For all of this, corporate bosses get bigger and bigger pay and eventually rise to become presidential candidates. That’s because they are best suited to run a country that advocates this kind of business by stripping away the laws that once governed such greed.
Those laws were created because past experience taught us that humans couldn’t be trusted to act in the company’s (and the nation’s) long-term best interest, instead of their own immediate self-interest. Left on their own, many would reap and run. We always forget the lessons of the past, so we ditch those laws when they seem to restraining our progress.
However, the buybacks aren’t yielding the returns they once were, and the corporations have already taken on a load of debt for past buybacks that is even threatening the credit rating of some. Earnings have declined steadily as money spent on building for the future has dropped dramatically. It looks like the golden years when companies buy themselves are winding down, and we shall all convalesce together.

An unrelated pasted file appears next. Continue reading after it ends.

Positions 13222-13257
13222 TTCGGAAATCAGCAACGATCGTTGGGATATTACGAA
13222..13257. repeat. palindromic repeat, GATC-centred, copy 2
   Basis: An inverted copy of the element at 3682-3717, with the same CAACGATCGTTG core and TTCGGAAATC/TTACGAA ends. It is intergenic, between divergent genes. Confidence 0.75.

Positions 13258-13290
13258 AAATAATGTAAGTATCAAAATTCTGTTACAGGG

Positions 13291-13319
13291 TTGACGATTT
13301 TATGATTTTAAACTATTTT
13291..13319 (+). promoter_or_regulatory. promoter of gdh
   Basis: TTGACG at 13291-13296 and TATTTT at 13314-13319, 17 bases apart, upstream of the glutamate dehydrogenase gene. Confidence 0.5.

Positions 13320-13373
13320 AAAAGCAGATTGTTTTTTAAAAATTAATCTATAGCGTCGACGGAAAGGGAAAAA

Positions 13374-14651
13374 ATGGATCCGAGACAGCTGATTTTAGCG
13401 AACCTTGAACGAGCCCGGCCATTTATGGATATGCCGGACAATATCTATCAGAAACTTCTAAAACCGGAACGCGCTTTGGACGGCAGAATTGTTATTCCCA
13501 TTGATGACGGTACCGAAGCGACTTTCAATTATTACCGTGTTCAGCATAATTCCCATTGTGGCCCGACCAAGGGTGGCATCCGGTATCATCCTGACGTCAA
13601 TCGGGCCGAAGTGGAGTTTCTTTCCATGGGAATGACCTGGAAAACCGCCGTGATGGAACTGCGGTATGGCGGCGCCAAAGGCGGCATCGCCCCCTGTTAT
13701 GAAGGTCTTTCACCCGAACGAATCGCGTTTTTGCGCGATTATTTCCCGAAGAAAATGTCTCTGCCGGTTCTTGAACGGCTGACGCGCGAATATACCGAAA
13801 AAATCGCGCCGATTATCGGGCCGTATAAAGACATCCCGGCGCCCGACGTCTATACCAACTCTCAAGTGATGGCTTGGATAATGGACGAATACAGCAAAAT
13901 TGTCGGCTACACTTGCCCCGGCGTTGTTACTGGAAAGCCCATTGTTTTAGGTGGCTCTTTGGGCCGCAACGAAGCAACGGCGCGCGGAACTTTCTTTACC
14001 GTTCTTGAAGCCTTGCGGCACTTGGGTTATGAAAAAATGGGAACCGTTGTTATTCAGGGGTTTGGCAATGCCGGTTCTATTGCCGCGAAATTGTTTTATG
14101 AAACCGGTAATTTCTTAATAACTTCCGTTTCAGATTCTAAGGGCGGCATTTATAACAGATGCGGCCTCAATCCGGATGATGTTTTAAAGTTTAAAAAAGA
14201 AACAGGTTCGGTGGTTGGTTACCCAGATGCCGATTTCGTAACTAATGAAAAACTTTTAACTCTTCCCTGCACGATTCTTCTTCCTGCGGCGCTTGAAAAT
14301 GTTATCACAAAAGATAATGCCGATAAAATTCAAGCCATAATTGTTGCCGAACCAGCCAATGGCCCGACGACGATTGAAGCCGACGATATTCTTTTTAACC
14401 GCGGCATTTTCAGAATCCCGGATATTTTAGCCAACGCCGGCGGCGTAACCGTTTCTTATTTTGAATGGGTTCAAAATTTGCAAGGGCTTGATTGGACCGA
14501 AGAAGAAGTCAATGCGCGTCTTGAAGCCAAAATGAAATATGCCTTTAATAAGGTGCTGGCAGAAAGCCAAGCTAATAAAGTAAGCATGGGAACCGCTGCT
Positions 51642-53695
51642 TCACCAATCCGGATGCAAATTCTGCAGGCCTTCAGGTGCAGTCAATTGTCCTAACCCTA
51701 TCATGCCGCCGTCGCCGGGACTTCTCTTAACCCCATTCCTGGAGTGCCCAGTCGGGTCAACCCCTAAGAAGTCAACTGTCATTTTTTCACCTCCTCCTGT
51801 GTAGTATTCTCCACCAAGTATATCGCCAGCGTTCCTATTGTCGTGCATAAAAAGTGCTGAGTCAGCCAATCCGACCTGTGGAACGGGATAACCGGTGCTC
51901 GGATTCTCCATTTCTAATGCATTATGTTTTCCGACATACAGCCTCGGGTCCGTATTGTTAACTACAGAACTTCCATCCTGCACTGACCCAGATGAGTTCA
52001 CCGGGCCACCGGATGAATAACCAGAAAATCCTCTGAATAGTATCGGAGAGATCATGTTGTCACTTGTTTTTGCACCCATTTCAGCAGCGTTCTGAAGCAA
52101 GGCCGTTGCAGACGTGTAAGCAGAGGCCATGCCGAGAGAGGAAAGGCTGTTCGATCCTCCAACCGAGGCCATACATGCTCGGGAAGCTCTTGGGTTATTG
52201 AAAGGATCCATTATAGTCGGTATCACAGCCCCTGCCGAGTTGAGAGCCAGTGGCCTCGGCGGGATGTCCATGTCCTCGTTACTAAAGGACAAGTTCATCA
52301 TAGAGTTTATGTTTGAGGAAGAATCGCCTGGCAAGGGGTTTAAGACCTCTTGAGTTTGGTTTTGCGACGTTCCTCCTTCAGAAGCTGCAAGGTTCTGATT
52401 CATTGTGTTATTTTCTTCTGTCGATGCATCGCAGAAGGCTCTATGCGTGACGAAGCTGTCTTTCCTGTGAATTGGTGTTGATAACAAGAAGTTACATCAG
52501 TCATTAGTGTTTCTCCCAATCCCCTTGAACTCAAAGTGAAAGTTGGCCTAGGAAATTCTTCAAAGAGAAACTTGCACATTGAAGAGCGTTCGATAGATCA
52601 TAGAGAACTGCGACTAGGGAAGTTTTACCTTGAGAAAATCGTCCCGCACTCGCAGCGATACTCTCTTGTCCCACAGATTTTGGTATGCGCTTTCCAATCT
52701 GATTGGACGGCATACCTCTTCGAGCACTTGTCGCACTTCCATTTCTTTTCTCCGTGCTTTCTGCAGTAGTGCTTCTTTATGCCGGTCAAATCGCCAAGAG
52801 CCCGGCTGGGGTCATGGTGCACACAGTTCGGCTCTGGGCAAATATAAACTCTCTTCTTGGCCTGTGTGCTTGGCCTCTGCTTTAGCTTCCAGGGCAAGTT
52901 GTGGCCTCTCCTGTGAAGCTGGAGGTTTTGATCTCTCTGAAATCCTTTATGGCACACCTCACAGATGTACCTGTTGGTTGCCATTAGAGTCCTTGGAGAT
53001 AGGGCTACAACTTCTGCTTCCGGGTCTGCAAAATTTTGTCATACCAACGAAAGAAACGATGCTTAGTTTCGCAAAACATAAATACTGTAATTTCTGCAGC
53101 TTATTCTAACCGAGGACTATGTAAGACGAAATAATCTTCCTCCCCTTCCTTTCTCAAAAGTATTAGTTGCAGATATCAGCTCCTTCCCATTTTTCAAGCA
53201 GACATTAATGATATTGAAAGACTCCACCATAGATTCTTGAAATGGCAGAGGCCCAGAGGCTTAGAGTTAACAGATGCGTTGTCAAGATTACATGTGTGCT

International Business Machines Corp. (IBM) is a poster child for questionable buybacks…. Over five years, IBM bought back $59.1 billion in common shares, while its stock returned only 5%. Meanwhile, the S&P 500 returned 81%…. There have been plenty of solid arguments that IBM could have made much better use of that money by investing in its business. After all, the company’s annual sales have declined 24% over the past five years, while its earnings have dropped 16%. (MarketWatch)
With so many American corporations convalescing, it’s a good thing we have Obamacare. By David Haggith, The Great Recession Blog
Even the SEC woke up. But what will the media do? Read… OK I Get it, Corporate Earnings are a Fairy Tale and Reality is Crummy, But Do They Have to Push it This Far?